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Class Teaches Kids to Say "Fries with That?"

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Now kids can learn entry-level skills right in school.

teenage cashier

Four inner city Detroit area public high schools have partnered with more than 20 companies (including Walmart, McDonalds, Marriott and AutoZone) to teach teens job-readiness training during the school day -- for class credit, reports the Detroit Free Press.

The pilot program includes 11 weeks of entry-level job training during the school day for 10 credit hours and then, according to project manager John Cromer, students are then "placed in a job, a paid or unpaid internship, or a community service position with one of the companies."

One local activist group is less than thrilled with the program, however, saying it teaches students to be "subservient workers."

momlogic spoke with Walmart Divisional Director for Community & Media Relations
William C. Wertz who explained, "Walmart and other companies and really trying to give kids better advice about how to fill out job applications and how to better represent themselves in the most positive way -- when they go out and get jobs." He continues to say there is "no guarantee on our part to employee these students. We would consider and hope that we might find some good applicants, but it's not a low-paid apprenticeship or internship or anything like that."

As for training kids to be 'subservient workers,' Wertz pointed to the fact that many of Walmart's high-paid store managers started as cart pushers and were afforded the opportunity to work their way up through the ranks. "A lot of times work that some people think might not be the best is the first step on a ladder that leads quite far," he says.

What do you think? Do corporations have a place in our public schools? Should entry-level training be offered in school?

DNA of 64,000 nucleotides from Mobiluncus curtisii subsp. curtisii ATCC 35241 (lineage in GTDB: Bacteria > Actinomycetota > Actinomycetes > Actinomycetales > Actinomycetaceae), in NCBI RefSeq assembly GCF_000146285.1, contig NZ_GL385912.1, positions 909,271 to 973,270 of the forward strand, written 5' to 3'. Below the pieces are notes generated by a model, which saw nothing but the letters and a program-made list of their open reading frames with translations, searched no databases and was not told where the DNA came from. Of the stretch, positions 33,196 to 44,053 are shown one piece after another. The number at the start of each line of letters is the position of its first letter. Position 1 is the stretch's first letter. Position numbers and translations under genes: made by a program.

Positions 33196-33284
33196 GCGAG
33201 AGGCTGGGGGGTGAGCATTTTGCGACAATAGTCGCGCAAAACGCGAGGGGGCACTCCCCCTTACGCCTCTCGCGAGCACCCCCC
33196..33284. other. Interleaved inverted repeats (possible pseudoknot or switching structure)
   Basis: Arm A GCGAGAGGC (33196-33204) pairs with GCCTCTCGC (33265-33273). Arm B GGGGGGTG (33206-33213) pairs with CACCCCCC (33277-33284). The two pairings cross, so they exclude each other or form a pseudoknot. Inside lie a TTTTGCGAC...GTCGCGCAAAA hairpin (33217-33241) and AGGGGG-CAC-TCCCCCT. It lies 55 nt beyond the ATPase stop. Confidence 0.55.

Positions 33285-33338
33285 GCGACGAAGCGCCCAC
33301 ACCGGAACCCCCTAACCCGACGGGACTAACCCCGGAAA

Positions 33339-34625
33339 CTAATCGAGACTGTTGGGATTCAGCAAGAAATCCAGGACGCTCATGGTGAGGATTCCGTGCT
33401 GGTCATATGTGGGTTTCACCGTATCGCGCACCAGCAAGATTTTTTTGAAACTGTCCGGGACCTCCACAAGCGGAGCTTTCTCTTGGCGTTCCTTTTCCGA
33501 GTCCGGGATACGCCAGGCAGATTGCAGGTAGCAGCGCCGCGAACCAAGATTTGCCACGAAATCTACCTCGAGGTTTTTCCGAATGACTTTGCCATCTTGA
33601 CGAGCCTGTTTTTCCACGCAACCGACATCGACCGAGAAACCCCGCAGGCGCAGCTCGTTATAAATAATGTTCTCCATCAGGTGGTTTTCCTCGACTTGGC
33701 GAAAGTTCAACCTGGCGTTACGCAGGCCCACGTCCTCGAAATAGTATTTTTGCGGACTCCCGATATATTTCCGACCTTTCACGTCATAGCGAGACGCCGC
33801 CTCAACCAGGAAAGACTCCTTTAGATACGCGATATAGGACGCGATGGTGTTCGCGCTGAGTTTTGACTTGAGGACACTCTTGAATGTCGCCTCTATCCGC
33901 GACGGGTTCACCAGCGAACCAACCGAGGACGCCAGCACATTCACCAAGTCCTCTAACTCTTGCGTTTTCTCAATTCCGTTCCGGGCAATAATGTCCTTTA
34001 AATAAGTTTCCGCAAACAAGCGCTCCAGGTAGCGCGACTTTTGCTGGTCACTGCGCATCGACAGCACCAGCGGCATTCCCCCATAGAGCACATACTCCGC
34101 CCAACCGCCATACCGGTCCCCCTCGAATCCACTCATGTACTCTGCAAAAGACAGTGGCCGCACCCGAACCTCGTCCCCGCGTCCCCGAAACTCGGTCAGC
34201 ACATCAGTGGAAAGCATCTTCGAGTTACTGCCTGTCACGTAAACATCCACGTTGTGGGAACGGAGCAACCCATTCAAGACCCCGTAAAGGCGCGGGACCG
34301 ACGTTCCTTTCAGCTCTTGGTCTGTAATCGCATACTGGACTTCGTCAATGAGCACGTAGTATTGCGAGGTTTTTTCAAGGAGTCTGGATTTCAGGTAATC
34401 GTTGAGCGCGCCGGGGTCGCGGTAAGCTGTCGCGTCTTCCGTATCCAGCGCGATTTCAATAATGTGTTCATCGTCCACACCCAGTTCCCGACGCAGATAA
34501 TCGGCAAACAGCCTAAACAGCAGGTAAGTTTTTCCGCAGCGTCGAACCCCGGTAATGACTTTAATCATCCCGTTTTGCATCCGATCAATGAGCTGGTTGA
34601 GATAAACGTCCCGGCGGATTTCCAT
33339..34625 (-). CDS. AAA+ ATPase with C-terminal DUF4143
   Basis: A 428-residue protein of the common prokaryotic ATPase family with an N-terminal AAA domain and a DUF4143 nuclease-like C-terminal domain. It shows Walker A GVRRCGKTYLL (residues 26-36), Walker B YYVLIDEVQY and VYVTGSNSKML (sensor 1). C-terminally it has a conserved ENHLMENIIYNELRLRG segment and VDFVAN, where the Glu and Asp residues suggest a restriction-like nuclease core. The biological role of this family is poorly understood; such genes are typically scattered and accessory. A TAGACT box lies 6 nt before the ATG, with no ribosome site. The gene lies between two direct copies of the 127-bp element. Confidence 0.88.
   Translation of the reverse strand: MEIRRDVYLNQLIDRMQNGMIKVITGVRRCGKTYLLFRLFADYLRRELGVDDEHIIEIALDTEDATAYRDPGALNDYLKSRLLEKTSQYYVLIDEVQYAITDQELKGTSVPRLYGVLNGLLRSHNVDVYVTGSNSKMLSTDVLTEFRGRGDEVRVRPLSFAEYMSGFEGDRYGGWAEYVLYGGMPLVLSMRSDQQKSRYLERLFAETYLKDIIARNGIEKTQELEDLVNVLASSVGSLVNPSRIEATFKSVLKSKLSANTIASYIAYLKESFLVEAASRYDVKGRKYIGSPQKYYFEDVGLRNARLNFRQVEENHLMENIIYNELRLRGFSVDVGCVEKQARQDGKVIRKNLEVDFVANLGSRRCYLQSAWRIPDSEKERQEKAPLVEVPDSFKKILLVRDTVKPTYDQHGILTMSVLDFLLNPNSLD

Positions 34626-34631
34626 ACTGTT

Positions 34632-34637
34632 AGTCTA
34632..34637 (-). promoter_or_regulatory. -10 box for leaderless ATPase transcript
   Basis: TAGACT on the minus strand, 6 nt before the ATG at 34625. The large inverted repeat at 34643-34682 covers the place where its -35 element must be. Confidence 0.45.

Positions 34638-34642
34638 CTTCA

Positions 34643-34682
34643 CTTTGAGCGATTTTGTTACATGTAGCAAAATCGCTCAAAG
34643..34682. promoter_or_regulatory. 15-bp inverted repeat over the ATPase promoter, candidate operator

next: Six Habits Moms Should Give Up
3 comments so far | Post a comment now
Cheryl February 17, 2010, 6:21 AM

I think it is a good idea. Having some companies represent themselves at the schools shows the children what kind of opportunities are available, as well as showing them that sometimes you have to start at the bottom to get to the top. How many reality shows have we seen where the kids only want to be rich and famous, but have no idea what it takes to do that? Giving them an entry level position is a foot in the door.

Gigohead  February 17, 2010, 7:26 AM

I say an astounding Yes. No one starts from the top. That’s whats wrong with young people today, a sense of entitlement. Its ok to start as a cashier or a fry cook and work your way up to management. It may empower kids to see what its like and aspire to go beyond that and aim for careers.

Gail Cooke February 17, 2010, 8:25 AM

Mmmm..I don’t know…the only time I’ve said “Would you like Fries with that,” is with sarcasm. I think that if these corporations are coming in and teaching kids to be butt monkeys, parents need to step in and make sure their kids develop some ambitions.


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